The Salewa Ultra Train 2 shoes are a comfortable hiking and trail running shoe with good performance and quality, but slightly overhyped traction.
I am what you would probably call a gearhead, so when my trail running shoes had enough miles on them, I was excited to get a pair of the Salewa Ultra Train 2 shoes and give them a try. Over the past few seasons I've been using them extensively for both trail running and hiking, and I've enjoyed them quite a bit.I used to run trails exclusively in Saucony Peregrines, which have a lot of protection and some gentle cushion in the sole. I was glad that the Salewas also offer plenty of protection from sharp rocks and roots underfoot, which is important for the rocky hiking I often do in the northeast. They have enough cushion to be a comfortable ride while still letting you feel the ground a bit underneath you.
These characteristics make the Salewa Ultra Train 2 shoes good for both hiking and trail running. I like them for shorter or less technical hikes, as they are lighter and more breathable than boots, albeit without the ankle support of a mid cut boot. After a dozen or so hikes in them, they've become my go-to shoes for hiking.
They have a fun boa-style lacing system which I've found works pretty well. It's quick to put on and take off, and I've had no problems with it loosening over the course of a run, something other runners had noticed (of course, if it does loosen, it only takes a few seconds to fix it). The laces also tuck under an elastic "tongue" that keeps them out of the way. This is important because if you don't tuck them away they are trip hazards (speaking from experience...).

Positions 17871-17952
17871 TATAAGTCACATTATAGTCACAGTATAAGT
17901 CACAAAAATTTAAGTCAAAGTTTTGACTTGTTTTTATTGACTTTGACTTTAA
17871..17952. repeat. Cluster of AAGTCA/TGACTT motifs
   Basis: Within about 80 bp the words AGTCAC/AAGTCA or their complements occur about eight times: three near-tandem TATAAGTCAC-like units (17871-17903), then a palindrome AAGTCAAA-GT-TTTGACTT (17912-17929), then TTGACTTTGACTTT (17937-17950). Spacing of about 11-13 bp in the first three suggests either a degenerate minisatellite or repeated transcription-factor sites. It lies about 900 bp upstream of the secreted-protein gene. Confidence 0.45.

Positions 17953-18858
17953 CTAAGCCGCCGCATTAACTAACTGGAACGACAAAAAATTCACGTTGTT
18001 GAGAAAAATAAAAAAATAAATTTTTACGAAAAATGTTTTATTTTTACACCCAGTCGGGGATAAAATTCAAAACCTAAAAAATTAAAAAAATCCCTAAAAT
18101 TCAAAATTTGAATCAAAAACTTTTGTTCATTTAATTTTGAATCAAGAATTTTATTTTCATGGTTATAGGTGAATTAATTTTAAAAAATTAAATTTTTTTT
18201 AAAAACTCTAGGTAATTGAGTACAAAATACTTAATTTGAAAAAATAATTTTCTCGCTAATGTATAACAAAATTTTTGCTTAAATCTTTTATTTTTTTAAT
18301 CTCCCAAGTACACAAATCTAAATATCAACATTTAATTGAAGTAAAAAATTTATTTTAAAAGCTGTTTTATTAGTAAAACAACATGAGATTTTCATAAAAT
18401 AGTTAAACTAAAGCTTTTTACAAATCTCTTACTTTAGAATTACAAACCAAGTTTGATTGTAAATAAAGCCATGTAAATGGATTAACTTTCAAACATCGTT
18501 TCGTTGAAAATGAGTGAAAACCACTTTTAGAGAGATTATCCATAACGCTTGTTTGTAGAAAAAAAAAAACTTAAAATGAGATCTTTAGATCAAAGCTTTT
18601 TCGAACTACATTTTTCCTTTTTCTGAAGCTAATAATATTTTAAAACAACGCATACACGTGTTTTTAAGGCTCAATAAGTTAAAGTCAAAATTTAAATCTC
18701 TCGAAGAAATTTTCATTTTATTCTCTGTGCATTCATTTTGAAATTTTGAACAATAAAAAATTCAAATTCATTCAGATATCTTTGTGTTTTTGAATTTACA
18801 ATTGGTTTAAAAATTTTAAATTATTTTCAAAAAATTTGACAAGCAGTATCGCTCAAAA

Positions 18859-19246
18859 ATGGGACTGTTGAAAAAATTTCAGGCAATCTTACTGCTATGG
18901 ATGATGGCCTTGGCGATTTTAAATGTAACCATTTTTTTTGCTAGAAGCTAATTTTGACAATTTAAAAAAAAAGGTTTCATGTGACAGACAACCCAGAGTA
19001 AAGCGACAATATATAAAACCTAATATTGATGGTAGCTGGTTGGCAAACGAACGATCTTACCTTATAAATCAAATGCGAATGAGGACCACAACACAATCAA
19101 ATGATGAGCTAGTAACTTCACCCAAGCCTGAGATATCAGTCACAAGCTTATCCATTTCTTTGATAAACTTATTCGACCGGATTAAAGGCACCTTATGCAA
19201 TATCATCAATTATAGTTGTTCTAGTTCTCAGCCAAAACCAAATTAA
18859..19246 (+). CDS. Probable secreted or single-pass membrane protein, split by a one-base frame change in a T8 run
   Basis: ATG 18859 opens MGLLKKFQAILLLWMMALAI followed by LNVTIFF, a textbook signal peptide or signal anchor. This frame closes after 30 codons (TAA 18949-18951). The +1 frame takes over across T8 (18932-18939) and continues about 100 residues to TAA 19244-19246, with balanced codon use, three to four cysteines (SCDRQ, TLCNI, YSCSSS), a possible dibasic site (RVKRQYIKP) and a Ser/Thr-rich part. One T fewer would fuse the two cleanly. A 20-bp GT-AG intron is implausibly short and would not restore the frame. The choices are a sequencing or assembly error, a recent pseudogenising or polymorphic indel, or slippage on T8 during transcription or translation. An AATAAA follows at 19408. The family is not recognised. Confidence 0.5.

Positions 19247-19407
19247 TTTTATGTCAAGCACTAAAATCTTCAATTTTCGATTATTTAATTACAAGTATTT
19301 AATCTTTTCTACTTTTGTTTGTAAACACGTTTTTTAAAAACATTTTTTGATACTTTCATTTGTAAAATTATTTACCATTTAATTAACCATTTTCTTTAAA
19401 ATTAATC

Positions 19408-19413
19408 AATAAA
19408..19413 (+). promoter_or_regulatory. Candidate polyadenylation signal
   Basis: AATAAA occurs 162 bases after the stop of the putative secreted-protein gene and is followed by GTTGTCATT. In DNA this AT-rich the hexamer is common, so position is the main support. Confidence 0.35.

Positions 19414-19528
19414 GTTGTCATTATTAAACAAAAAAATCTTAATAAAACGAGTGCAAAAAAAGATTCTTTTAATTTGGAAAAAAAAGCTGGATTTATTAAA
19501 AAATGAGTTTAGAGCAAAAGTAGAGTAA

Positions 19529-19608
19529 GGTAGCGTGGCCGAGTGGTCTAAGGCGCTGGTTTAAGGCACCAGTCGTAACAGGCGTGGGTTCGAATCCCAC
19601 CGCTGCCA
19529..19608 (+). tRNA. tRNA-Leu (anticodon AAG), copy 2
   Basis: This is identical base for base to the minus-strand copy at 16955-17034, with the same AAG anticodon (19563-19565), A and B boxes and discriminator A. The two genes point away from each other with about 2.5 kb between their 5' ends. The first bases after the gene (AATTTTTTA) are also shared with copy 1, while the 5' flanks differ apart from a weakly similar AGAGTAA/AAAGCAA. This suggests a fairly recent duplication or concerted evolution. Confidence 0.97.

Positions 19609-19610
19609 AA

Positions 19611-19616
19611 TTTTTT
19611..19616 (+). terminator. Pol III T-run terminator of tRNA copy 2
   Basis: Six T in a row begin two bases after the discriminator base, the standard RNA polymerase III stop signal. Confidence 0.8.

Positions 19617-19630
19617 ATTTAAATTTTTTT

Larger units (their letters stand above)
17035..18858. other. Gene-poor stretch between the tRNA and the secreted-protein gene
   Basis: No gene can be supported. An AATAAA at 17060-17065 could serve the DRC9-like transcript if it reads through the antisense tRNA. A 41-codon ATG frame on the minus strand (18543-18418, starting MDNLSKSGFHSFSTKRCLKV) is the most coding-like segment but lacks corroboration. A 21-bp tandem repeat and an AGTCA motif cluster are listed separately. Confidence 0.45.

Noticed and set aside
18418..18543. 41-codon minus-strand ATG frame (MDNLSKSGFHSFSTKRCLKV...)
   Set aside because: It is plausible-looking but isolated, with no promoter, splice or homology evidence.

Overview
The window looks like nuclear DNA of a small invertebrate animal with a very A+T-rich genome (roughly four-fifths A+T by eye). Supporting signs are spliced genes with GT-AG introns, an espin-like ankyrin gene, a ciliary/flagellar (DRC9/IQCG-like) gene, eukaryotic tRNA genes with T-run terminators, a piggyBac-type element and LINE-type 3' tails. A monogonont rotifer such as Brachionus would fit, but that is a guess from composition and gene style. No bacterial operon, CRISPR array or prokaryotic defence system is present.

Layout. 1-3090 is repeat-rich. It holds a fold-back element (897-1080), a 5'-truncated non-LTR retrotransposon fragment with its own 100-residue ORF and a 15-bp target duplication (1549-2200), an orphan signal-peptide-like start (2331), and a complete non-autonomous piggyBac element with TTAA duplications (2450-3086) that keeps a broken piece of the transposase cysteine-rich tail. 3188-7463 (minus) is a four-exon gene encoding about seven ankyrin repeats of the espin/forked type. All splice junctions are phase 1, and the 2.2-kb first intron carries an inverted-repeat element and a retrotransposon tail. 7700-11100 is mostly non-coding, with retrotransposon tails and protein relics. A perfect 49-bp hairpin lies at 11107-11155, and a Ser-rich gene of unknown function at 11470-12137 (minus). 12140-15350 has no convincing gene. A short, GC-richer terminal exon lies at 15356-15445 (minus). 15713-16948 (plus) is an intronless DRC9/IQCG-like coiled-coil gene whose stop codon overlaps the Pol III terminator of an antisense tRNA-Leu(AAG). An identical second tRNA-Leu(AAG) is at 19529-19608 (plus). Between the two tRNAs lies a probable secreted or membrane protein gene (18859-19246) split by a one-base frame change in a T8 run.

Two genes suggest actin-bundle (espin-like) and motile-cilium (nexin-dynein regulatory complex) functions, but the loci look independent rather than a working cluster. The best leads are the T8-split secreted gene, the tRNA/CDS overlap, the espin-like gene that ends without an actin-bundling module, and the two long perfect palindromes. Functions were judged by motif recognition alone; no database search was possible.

Of course, one of the most important characteristics of a shoe is the traction. Salewa claims they designed this shoe specifically for grip, with their Michelin OCX technical sole material, but I have found the shoe to be basically average in traction. It does have great traction in mud, thanks to the deep lug pattern on the sole. However, on steep rocks and roots, the traction was rather average. When those rocks and roots get wet the traction worsened (as expected). I don't see the traction as a major flaw for the Ultra Train 2 shoes, but they don't excel in this area either.
Lastly, in terms of durability, the soles and uppers have shown a totally reasonable amount of wear, and have held up to multiple seasons of abuse on the trails. The only troubling sign is that on both shoes, the bit of outsole rubber that comes up over the toe has started to peel off. So far, this hasn't affected the shoe's performance. Otherwise, the Ultra Train 2s are very durable and seem to be a good value for the mileage I've been able to get from them.
I have loved both trail running and hiking in these shoes. They are very comfortable for technical terrain and have enough support for long days. I highly recommend them as a versatile shoe well-suited to both hiking and trail running.
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